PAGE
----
Incinerator could still be built in Norfolk, if inquiry rules out King’s Lynn
Archant Â© 2011
An incinerator could still be built in Norfolk, if a public inquiry rules out controversial plans for an “energy from waste” plant on the outskirts of King’s Lynn.
The disclosure from a senior county councillor came as it emerged that the inquiry into plans to build the burner at Saddlebow would begin in February, at a venue in King’s Lynn.
Norfolk County Council is expected to be hit with a bill of up to £20m if it breaks a contract with Cory Wheelabrator, the Anglo-US consortium chosen to build the plant.
But yesterday Bill Borrett, deputy leader and cabinet member for environment and waste, said under the deal, the authority could request a second incinerator proposal be put forward.
Mr Borrett said a new plan would be requested to secure “value for money to ratepayers”. He also told the council’s cabinet negotiations on a settlement with Cory Wheelabrator could only take place if this second idea also failed to receive permission.
Mr Borrett, responding to a question from Labour group leader George Nobbs, said: “In these types of contracts if a contractor has failed to secure planning permission or an environmental permit, then the county council can ask the contractor to propose an alternative plan in order for the contract to be fulfilled.
“It is only if this alternative plan is rejected by the county council, or it also fails, and the county council then abandons the contract, that it could have to pay some of the development costs incurred by the contractor, sub-contractors, funders and investors as laid out in the contract.
“It is not possible to give a figure as at present, as it is a hypothetical question.”
Mr Nobbs rubbished the suggestion the cash figure is a “hypothetical question” and quizzed Mr Borrett further, demanding to know who agreed to this deal.
Mr Borrett added: “I think it’s extremely unlikely given we are committed to providing value for money to ratepayers we wouldn’t pursue a further option with the contractor to come up with a proposal which would be suitable to the relevant authorities.
“If that alternative fails to receive permission there’s no sensible reason for pursuing any further agreement then the contract would be walked away from.
“The cost is hypothetical because until the figures are put forward and subject to negotiation by both parties and the final agreed schedule of what could be claimed by the contractors could be produced - it’s not an agreed cost.”
Mr Borrett said it was “highly unlikely” another location in Norfolk would be sought for an incinerator as it will be difficult to find a new site that is as “sound” for dealing with waste and transport links according to planning policies.
Instead, Mr Borrett said if a second proposal is required it is likely it will attempt to rectify the reasons for why the first was rejected.
Campaigners fighting county council proposals for the incinerator last night said they were not being given enough time to put their complex case together, after it emerged the inquiry would be held in February.
But a spokesman for the Planning Inspectorate said the inquiry would begin on February 26, provided a suitable venue could be found.
North West Norfolk MP Henry Bellingham said: “I have written to the Planning Inspectorate and to Eric Pickles, saying a later date would be wiser.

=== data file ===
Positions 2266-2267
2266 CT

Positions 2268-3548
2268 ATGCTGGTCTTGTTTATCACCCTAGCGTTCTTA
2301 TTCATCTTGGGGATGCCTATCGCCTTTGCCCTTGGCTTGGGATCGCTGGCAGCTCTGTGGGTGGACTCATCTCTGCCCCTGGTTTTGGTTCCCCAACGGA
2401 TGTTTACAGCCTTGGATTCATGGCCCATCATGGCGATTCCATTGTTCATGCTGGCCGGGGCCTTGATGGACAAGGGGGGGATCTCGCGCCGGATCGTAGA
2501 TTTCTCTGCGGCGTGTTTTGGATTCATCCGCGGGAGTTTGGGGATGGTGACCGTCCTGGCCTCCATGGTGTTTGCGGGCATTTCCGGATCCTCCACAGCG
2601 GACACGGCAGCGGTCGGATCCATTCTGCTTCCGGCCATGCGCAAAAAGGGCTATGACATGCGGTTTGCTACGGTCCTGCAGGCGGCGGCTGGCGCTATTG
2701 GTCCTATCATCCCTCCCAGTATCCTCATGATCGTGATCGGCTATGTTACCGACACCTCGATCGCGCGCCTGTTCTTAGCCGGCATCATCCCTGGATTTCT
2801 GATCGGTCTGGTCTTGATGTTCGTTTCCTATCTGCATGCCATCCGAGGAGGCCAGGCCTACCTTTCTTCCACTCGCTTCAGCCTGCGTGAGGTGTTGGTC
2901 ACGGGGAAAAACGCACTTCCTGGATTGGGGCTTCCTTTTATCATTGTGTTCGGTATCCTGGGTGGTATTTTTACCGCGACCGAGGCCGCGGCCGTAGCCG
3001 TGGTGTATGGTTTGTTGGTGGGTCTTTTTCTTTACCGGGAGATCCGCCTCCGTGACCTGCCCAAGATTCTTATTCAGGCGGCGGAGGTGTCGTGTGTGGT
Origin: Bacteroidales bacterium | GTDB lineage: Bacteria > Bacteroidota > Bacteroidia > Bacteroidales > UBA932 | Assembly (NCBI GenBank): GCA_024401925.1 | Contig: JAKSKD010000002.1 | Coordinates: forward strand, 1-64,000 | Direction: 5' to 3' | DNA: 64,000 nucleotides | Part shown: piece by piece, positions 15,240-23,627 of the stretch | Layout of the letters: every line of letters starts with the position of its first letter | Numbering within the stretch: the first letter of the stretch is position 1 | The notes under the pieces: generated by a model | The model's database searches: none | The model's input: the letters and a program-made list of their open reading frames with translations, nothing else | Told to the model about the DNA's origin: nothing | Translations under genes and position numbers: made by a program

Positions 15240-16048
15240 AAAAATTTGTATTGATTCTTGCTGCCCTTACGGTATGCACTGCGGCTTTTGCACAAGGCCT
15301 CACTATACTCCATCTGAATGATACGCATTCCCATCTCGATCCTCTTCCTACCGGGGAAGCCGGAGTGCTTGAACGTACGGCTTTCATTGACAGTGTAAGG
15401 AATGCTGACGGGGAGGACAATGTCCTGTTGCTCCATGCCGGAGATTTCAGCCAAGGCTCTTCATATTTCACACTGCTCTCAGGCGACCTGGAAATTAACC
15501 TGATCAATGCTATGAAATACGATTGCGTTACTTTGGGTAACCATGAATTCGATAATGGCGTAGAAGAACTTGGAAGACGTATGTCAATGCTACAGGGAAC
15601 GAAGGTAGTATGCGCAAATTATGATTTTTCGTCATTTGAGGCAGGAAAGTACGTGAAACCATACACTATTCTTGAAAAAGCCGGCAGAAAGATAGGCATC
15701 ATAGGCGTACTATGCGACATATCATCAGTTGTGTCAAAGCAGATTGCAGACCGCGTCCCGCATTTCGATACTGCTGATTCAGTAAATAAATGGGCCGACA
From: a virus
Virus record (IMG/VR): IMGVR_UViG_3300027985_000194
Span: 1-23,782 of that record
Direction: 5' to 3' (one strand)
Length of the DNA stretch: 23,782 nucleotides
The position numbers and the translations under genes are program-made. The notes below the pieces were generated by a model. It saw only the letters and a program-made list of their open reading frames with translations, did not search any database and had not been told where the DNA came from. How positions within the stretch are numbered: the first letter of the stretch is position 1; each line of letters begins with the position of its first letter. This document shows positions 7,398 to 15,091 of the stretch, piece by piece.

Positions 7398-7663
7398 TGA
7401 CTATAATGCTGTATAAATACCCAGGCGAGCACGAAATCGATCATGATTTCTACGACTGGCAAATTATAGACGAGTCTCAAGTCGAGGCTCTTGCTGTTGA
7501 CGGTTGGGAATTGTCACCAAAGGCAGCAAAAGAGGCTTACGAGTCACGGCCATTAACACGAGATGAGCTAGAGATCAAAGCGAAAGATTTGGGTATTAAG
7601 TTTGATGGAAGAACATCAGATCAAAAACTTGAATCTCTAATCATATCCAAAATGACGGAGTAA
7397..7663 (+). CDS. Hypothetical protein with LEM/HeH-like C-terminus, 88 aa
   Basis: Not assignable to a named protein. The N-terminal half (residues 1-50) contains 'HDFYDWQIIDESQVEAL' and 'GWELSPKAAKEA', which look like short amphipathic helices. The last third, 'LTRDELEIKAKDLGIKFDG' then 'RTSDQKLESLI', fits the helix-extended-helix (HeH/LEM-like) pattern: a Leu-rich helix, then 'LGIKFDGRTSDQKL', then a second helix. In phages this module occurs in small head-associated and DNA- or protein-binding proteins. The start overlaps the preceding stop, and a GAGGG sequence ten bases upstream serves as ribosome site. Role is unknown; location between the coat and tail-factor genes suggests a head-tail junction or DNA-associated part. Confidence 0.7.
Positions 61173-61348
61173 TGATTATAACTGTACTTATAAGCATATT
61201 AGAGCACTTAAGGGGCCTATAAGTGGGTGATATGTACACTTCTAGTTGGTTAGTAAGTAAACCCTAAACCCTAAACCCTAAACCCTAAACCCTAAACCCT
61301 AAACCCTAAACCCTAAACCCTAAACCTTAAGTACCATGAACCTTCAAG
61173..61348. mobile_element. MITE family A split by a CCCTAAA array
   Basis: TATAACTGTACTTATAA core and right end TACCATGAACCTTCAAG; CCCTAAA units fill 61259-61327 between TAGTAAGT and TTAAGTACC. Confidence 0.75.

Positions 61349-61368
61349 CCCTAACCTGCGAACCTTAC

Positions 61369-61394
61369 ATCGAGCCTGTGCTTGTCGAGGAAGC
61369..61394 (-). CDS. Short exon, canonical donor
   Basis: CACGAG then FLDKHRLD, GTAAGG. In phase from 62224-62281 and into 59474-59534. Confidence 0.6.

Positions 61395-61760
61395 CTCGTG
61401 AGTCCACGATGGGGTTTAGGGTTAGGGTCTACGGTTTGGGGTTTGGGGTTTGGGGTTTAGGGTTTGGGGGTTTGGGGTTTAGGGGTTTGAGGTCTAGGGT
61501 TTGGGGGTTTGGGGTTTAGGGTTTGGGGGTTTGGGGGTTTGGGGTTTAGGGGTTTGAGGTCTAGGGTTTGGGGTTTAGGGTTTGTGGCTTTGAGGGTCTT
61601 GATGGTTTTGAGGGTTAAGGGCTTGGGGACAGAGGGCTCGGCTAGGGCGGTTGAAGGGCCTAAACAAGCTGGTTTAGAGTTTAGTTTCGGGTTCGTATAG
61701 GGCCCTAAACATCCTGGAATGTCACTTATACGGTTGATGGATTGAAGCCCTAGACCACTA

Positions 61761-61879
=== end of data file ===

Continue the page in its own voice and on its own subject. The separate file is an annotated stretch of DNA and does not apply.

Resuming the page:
“The objectors need more time, they need to raise money and February, with the inclement weather is not the ideal time to hold it.
“It would be better if the county council sat down with the borough and worked out an agreed solution to this.
“I’m still confident when an independent inspector hears the evidence he will come down against this proposal. It’s outdated technology, in completely the wrong place.”
The inspectorate expects the inquiry to last for 20 days. The date means that it will be held before May’s local elections, when seats on the county council come up for election.
West Norfolk council leader Nick Daubney said: “I think there should have been a longer delay before the inquiry. I’m not sure how healthy it is to have a public inquiry before an election when one of the parties is up for election.
“I wish the inspector had put everything off until after the election, but I am delighted that there’s going to be a public inquiry.”
Campaigner Mike Knights said: “We would have liked to have had longer to prepare, it would help us to make our arguments better.”
A county council spokesman said: “It is not necessarily the opinion of the County Council that February would be early or late, if indeed planning inspector decides the inquiry will be held in February.”
Norfolk County Council voted to give planning permission for the plant at Saddlebow in June.
But Communities Secretary Eric Pickles’s office announced the decision was being called in, meaning there would be a full public inquiry.
Announcing the decision, officials said that more than 6,000 letters had been received in support of the call-in. They included one signed by all nine Norfolk MPs.
Norfolk County Council awarded the contract to build and operate the incinerator last year to Anglo-American consortium Cory Wheelabrator.
It said the plant was needed to prevent the county’s waste having to go to landfill, which would save taxpayers millions of pounds a year.
But campaigners claim there are health risks and there are cheaper and more environmentally-friendly methods of recycling our waste.
More than 65,000 people voted against the plant in a poll organised by West Norfolk council.